Spotify will abandon a new policy to bar artists for "questionable" conduct, the company announced Friday.
What's the story?
The company faced a backlash after the policy was rolled out in May. Critics said false accusations and other factors could unfairly limit an artist's ability to utilize the popular music-streaming service.
"We don't aim to play judge and jury," the company said in a blog post. "We aim to connect artists and fans – and Spotify playlists are a big part of how we do that."
Spotify also admitted that what is considered acceptable can vary.
"Our playlist editors are deeply rooted in their respective cultures, and their decisions focus on what music will positively resonate with their listeners," the company said. "That can vary greatly from culture to culture, and playlist to playlist. Across all genres, our role is not to regulate artists."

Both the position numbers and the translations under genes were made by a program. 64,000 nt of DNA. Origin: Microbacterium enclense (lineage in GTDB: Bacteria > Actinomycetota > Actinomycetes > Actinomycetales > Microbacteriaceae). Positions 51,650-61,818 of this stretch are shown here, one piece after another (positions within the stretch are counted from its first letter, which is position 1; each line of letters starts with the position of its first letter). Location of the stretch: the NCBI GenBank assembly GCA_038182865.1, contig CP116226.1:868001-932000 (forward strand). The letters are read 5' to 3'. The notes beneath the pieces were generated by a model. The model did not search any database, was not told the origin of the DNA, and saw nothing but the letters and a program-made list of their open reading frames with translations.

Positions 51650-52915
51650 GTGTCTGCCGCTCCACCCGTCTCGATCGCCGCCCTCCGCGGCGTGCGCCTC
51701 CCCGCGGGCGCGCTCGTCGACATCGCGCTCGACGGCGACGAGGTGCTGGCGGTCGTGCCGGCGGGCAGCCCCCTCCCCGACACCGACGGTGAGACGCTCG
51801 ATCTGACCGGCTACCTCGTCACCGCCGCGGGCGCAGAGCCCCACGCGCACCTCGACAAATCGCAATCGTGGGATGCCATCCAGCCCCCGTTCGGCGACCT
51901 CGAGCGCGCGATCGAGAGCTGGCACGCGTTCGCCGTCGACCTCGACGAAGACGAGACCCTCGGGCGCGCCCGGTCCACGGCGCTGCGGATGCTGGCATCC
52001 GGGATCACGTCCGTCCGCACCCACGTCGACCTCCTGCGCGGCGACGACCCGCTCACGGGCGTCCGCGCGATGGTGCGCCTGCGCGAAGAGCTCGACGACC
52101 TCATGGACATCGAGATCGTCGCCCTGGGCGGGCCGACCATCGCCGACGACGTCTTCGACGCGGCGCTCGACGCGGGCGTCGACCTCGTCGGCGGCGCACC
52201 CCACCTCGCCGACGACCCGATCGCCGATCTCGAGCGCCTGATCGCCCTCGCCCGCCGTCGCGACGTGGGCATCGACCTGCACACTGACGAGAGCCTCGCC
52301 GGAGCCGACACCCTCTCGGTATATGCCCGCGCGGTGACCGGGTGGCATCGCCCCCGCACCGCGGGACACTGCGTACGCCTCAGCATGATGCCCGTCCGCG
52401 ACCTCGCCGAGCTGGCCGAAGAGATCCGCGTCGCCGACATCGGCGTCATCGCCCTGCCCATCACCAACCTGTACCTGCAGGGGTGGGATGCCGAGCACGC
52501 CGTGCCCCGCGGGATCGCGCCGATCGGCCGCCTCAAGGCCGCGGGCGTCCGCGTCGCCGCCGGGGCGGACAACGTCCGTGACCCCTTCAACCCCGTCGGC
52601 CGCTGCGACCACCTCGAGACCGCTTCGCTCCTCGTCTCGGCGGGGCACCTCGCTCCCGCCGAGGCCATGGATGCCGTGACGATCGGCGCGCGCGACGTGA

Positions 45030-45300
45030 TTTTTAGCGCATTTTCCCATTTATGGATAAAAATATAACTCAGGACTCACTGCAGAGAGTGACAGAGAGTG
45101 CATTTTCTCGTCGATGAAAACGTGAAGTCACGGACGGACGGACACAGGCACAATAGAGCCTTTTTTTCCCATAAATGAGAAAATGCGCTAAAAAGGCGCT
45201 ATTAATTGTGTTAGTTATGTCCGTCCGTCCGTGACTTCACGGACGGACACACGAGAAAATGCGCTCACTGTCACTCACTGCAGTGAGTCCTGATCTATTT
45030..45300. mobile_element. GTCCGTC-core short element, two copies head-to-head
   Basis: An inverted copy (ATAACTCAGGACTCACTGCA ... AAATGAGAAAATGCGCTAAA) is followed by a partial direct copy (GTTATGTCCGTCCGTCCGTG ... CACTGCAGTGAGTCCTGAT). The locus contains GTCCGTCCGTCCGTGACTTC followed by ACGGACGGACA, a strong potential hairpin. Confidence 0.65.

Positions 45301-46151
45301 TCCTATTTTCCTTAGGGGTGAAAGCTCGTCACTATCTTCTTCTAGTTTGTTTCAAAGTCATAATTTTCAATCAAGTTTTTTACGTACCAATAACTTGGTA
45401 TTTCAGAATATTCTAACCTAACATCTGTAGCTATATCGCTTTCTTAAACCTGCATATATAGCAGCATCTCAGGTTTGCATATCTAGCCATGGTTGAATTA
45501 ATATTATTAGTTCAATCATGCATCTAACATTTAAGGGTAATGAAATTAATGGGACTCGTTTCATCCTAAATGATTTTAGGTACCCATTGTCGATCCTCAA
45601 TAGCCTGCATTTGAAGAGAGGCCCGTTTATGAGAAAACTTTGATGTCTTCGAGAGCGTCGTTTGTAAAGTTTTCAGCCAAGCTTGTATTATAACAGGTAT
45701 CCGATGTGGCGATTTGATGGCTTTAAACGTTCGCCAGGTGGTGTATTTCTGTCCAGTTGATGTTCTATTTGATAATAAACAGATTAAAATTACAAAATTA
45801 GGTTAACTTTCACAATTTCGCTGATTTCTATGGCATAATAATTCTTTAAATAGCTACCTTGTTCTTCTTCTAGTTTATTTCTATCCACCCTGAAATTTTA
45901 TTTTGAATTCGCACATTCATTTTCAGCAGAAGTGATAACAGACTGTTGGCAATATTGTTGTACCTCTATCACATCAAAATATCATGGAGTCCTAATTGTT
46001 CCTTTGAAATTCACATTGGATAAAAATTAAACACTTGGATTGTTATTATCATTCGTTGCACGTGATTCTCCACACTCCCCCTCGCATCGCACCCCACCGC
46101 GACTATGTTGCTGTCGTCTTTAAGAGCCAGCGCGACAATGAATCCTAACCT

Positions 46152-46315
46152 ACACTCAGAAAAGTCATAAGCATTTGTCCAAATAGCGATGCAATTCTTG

In its announcement, the company said its policy was well-intended but rolled out too quickly.
"While we believe our intentions were good, the language was too vague, we created confusion and concern, and didn't spend enough time getting input from our own team and key partners before sharing new guidelines," the company said.
On May 10, R&B singer R. Kelly was removed from Spotify playlists in response to accusations of sexual assault.
What about 'hate speech?'
Spotify decided to keep its new hate content policy, however. That policy covers music and podcasts.
“The second part of our policy addressed hate content,” the company said. “Spotify does not permit content whose principal purpose is to incite hatred or violence against people because of their race, religion, disability, gender identity, or sexual orientation. As we’ve done before, we will remove content that violates that standard. We’re not talking about offensive, explicit, or vulgar content – we’re talking about hate speech.”
Moving forward, the company plans to work to “impact the greater good and further the industry we all care so much about.”
Spotify now has the chance to continue conversations and work “across artist and advocacy communities,” the company's blog post said.